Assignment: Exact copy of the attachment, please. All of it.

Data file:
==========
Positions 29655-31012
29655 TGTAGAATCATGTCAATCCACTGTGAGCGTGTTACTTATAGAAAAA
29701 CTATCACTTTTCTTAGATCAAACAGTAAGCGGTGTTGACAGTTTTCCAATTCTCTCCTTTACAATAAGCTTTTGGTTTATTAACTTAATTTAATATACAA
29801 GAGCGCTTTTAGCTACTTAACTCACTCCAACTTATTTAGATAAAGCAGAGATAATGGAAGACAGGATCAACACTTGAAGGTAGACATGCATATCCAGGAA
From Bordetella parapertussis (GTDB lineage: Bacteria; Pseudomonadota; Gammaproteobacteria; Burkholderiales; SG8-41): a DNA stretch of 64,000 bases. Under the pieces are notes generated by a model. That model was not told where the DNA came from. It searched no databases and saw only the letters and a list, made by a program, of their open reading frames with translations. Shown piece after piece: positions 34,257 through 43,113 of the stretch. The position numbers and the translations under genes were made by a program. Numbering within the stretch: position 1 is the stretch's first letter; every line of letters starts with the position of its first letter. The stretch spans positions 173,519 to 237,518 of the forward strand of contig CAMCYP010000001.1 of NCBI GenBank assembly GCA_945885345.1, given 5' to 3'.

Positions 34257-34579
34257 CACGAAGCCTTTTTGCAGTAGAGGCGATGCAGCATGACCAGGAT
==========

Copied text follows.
Positions 29655-31012
29655 TGTAGAATCATGTCAATCCACTGTGAGCGTGTTACTTATAGAAAAA
29701 CTATCACTTTTCTTAGATCAAACAGTAAGCGGTGTTGACAGTTTTCCAATTCTCTCCTTTACAATAAGCTTTTGGTTTATTAACTTAATTTAATATACAA
29801 GAGCGCTTTTAGCTACTTAACTCACTCCAACTTATTTAGATAAAGCAGAGATAATGGAAGACAGGATCAACACTTGAAGGTAGACATGCATATCCAGGAA
From Bordetella parapertussis (GTDB lineage: Bacteria; Pseudomonadota; Gammaproteobacteria; Burkholderiales; SG8-41): a DNA stretch of 64,000 bases. Under the pieces are notes generated by a model. That model was not told where the DNA came from. It searched no databases and saw only the letters and a list, made by a program, of their open reading frames with translations. Shown piece after piece: positions 34,257 through 43,113 of the stretch. The position numbers and the translations under genes were made by a program. Numbering within the stretch: position 1 is the stretch's first letter; every line of letters starts with the position of its first letter. The stretch spans positions 173,519 to 237,518 of the forward strand of contig CAMCYP010000001.1 of NCBI GenBank assembly GCA_945885345.1, given 5' to 3'.

Positions 34257-34579
34257 CACGAAGCCTTTTTGCAGTAGAGGCGATGCAGCATGACCAGGAT